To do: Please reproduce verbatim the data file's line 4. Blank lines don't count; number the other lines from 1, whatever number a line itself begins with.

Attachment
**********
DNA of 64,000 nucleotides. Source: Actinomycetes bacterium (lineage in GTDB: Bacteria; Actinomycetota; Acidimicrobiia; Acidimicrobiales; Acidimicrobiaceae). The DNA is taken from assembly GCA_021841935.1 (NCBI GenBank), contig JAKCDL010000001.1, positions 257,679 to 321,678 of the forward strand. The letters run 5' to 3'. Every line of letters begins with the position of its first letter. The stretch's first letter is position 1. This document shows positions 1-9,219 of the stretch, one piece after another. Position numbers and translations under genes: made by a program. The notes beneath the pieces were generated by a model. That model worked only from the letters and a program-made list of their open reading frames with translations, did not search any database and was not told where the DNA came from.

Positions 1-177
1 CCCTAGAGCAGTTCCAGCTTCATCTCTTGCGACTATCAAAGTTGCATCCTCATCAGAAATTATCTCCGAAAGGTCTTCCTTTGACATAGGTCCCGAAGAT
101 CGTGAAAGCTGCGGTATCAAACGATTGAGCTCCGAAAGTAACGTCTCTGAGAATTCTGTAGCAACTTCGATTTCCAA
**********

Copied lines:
101 CGTGAAAGCTGCGGTATCAAACGATTGAGCTCCGAAAGTAACGTCTCTGAGAATTCTGTAGCAACTTCGATTTCCAA